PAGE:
On Wednesday, February 22, 1860, a meeting of the “Old Settlers” of Oakland County was held at the Court House on Saginaw Street in Pontiac to hear an address by the Honorable Thomas J. Drake on the early history of the county. However, it was not until September 1874 that another meeting was held at the Court House. At this time, the “Old Settlers” voted to resolve themselves into a society known as the Pioneer Society of Oakland County. Initial members were required to be residents of the county prior to 1840. Also in 1874, the “first semi-annual meeting and picnic” was held at the fair grounds where a group picture was taken.
For many years, a picnic was held in the fall, and an annual dinner early in the year. The Society held its annual meeting at noon on Washington’s birthday, usually at a Pontiac church. As time went by, and fewer people met the eligibility requirements, membership was opened up to include descendants of pioneers as well as other residents of the county who were interested in the history of the area. The name was changed to The Oakland County Pioneer Society.
Throughout the late 19th century and early 20th century, the Society collected newspapers, books, photographs, manuscripts and artifacts relating to Oakland County, and the collections were stored in the county courthouse at the intersection of Huron and Saginaw streets in downtown Pontiac. Even though the collection was displayed in locked cases in the courthouse, vandalism occurred, so when the County acquired the old Masonic Temple, the Society moved the collection there for more secure quarters.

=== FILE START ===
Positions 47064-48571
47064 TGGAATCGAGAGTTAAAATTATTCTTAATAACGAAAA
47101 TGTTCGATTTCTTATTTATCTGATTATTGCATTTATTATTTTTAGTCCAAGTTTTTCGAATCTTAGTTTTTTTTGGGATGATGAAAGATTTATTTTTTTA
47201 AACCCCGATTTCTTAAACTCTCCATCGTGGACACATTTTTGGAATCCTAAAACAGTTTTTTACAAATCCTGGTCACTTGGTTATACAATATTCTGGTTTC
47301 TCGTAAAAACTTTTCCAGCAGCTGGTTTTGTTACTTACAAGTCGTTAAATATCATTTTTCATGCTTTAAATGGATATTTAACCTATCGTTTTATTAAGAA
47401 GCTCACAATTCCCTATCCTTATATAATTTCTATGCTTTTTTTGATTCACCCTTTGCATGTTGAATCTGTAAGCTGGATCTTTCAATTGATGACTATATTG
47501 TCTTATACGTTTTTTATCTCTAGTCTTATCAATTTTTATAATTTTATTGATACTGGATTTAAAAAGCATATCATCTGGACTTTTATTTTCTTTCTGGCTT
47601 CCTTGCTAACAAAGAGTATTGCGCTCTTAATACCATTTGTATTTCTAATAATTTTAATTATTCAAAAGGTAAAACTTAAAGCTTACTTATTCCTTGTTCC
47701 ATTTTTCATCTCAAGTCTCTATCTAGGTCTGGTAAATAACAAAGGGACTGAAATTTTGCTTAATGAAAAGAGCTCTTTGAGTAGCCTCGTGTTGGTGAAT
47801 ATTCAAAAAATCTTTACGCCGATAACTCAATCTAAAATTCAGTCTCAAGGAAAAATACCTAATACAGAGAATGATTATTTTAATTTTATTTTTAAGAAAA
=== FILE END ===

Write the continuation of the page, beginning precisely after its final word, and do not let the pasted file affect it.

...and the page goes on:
In 1943, a movement was led by some of the Society’s members to purchase the Governor Moses Wisner house in Pontiac as a headquarters for the Society. In 1945, a non-profit corporation called The Oakland County Pioneer and Veterans Historical Foundation was formed in order to raise the funds needed to purchase and maintain the property. The Foundation secured the funding and arranged for the purchase of Pine Grove, the estate of former Governor Moses Wisner, from Wisner’s granddaughter, Florence Clark Wallace. In the fall of 1945, the collections of the Society were moved from the court house to the Wisner mansion.
Since both the Society and the Foundation had virtually the same membership, and their purposes were closely related, a decision was made in 1962 to merge into a single corporation called the Oakland County Pioneer and Historical Society.
As part of our mission, the Society continues to devote itself to the preservation of the history and culture of Oakland County, and to maintaining the Pine Grove estate. The Society does not limit itself strictly to the Pine Grove museum, but has developed various programs and events to promote the history of our region, and volunteers work hard to make your visit to Pine Grove enjoyable and informative.